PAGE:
Where Love Has Gone


1h 51m 1964
Where Love Has Gone

Brief Synopsis

Family secrets come to light when a teen-ager murders her mother's lover.

Film Details

Genre
Drama
Crime
Adaptation
Release Date
Jan 1964
Premiere Information
Los Angeles opening: 9 Oct 1964
Production Company
Embassy Pictures; Paramount Pictures
Distribution Company
Paramount Pictures
Country
United States
Screenplay Information
Based on the novel Where Love Has Gone by Harold Robbins (New York, 1962).

Technical Specs

Duration
1h 51m
Sound
Mono
Color
Color (Technicolor)
Theatrical Aspect Ratio
2.35 : 1

Synopsis

Contractor Luke Miller returns to the San Francisco home of his ex-wife, sculptress Valerie Hayden, after learning that their 15-year-old daughter, Dani, has been arrested for the murder of Valerie's lover. His plane is met by lawyer Gordon Harris, who callously engineered Luke's divorce and deprived him of the right to visit his daughter. Now, however, Harris asks Luke's help in providing a favorable family setting for the juvenile court hearing but discourages any hopes of gaining Dani's custody once the case is resolved. Luke's return revives memories of his former life with Valerie and her domineering mother, Mrs. Gerald Hayden. When Luke and Valerie are married, he aspires to become an independent architect, but Mrs. Hayden forces him into a business partnership with her. Valerie, ignorant of her mother's underhanded ways, blames Luke for being weak; his subsequent drinking problem and her adultery combine to destroy the marriage . Terrified that her mother might be awarded custody of the child, Valerie takes moral responsibility for the murder at the hearing; in addition, she blames her failure as a mother on her own sorry upbringing, a disclosure that both discredits and humiliates Mrs. Hayden. Freed at last from her mother's domination, Valerie commits suicide, making possible a reunion between Dani and Luke.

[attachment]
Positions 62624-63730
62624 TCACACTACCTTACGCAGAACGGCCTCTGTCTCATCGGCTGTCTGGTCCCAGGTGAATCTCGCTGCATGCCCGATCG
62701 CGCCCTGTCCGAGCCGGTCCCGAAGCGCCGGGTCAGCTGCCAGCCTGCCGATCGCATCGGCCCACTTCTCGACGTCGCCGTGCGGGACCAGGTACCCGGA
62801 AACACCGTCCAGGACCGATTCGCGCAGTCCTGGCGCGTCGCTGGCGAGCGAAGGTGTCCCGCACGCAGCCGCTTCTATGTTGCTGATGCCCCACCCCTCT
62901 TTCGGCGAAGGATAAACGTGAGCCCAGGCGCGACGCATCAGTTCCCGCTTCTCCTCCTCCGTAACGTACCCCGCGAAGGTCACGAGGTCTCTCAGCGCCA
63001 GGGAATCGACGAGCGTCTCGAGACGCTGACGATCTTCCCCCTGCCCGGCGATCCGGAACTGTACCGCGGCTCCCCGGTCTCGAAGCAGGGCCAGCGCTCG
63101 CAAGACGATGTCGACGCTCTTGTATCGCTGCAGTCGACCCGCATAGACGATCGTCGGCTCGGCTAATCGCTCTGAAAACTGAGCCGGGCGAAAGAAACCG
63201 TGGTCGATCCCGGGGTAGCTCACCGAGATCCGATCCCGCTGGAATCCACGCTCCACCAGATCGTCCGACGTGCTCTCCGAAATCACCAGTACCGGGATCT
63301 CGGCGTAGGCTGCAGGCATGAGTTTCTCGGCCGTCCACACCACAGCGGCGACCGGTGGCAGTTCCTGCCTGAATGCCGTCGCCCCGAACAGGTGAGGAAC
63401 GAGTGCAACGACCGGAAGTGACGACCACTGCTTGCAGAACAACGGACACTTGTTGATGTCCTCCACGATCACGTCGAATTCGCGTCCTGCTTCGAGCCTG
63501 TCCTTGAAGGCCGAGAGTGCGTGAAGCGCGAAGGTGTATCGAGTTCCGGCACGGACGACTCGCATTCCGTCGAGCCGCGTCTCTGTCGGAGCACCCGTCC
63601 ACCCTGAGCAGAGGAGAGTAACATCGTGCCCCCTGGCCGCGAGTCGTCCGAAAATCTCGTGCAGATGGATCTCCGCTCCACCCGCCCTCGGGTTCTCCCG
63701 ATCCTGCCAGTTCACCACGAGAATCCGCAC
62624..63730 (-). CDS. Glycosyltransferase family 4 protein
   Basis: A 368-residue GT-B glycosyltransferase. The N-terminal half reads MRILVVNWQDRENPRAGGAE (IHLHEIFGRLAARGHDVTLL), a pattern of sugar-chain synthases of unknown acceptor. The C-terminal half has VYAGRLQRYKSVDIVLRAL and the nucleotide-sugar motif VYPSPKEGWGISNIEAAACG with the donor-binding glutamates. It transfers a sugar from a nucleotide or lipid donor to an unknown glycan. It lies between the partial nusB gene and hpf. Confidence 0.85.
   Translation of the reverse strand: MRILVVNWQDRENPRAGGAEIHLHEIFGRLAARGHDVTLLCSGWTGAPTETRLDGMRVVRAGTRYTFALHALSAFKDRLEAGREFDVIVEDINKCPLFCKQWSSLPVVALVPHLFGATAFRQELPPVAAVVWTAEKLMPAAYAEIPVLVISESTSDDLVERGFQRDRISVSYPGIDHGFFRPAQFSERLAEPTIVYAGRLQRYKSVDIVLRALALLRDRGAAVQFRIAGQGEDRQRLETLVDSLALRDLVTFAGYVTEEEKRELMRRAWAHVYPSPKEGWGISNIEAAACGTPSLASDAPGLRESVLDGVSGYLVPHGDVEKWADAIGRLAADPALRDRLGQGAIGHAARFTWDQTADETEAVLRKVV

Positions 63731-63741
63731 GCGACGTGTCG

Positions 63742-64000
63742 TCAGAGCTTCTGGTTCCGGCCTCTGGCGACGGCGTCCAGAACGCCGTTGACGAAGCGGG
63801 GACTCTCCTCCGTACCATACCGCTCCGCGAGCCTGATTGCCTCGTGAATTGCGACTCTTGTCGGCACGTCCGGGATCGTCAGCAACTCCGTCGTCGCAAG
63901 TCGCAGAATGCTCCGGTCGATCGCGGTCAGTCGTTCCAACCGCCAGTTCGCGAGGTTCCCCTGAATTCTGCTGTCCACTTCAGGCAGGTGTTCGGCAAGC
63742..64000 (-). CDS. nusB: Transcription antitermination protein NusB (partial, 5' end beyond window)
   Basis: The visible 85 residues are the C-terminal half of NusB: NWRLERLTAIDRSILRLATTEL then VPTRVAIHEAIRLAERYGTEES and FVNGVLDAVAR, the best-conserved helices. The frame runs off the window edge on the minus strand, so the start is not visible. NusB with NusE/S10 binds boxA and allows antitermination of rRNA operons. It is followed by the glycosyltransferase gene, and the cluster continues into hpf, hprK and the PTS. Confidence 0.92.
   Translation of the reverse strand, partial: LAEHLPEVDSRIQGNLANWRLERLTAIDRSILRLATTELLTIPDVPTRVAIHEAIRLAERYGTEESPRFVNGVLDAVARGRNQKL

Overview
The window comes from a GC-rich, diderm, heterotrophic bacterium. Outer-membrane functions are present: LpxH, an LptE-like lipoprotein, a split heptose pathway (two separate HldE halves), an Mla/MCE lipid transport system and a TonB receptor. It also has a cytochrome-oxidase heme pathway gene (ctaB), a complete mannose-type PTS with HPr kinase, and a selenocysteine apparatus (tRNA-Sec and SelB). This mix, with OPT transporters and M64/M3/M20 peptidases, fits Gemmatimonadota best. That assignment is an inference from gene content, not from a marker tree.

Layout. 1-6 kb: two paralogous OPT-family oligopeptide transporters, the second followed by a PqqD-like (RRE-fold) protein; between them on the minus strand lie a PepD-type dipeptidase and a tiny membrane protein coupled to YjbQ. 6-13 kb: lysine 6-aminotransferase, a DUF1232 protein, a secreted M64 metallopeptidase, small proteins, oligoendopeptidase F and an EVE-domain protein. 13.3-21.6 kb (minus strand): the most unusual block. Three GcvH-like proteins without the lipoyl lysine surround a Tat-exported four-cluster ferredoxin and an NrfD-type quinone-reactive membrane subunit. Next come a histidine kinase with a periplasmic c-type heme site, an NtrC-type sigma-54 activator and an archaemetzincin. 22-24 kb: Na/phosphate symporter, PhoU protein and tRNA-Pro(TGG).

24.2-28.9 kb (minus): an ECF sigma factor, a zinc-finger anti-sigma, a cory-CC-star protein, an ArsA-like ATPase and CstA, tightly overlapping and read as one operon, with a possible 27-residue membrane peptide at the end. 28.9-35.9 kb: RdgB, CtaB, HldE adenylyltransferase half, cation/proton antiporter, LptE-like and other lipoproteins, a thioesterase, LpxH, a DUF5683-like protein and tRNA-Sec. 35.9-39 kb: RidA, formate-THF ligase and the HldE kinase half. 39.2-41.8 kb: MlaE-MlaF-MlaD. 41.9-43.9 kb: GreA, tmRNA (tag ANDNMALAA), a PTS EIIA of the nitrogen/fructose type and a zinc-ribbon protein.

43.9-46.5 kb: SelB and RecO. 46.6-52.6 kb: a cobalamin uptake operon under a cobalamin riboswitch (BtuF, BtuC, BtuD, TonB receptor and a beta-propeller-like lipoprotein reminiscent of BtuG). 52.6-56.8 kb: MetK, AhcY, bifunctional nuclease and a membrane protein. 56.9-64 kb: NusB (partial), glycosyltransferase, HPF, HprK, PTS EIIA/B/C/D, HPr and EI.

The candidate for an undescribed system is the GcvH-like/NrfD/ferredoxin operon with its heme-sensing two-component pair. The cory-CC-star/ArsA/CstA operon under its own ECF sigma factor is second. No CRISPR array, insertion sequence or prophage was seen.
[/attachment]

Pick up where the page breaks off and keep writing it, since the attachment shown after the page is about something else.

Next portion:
Film Details

Genre
Drama
Crime
Adaptation
Release Date
Jan 1964
Premiere Information
Los Angeles opening: 9 Oct 1964
Production Company
Embassy Pictures; Paramount Pictures
Distribution Company
Paramount Pictures
Country
United States
Screenplay Information
Based on the novel Where Love Has Gone by Harold Robbins (New York, 1962).

Technical Specs

Duration
1h 51m
Sound
Mono
Color
Color (Technicolor)
Theatrical Aspect Ratio
2.35 : 1

Award Nominations

Best Song

1964

Articles

Where Love Has Gone


From the late 1950s through most of the 1970s, Hollywood had a bit of a thing going with Harold Robbins (1916-1997), one of the best-selling writers of all time. His work was perfect for the kind of glossy, big-budget, slightly sensational pictures of the time: sprawling, sexy, and gossipy, especially about the barely disguised real-life celebrities on whom he based many of his characters. His 1949 novel The Dream Merchants (made into a 1980 television mini-series), set in the early days of the film industry, has a main character based on Carl Laemmle, founder of Universal Studios (where Robbins once worked). The Carpetbaggers from 1961, made into a film in 1964, centers on a character closely resembling Howard Hughes, another based on Jean Harlow, and others loosely modeled on Jane Russell, Tom Mix, and William Randolph Hearst.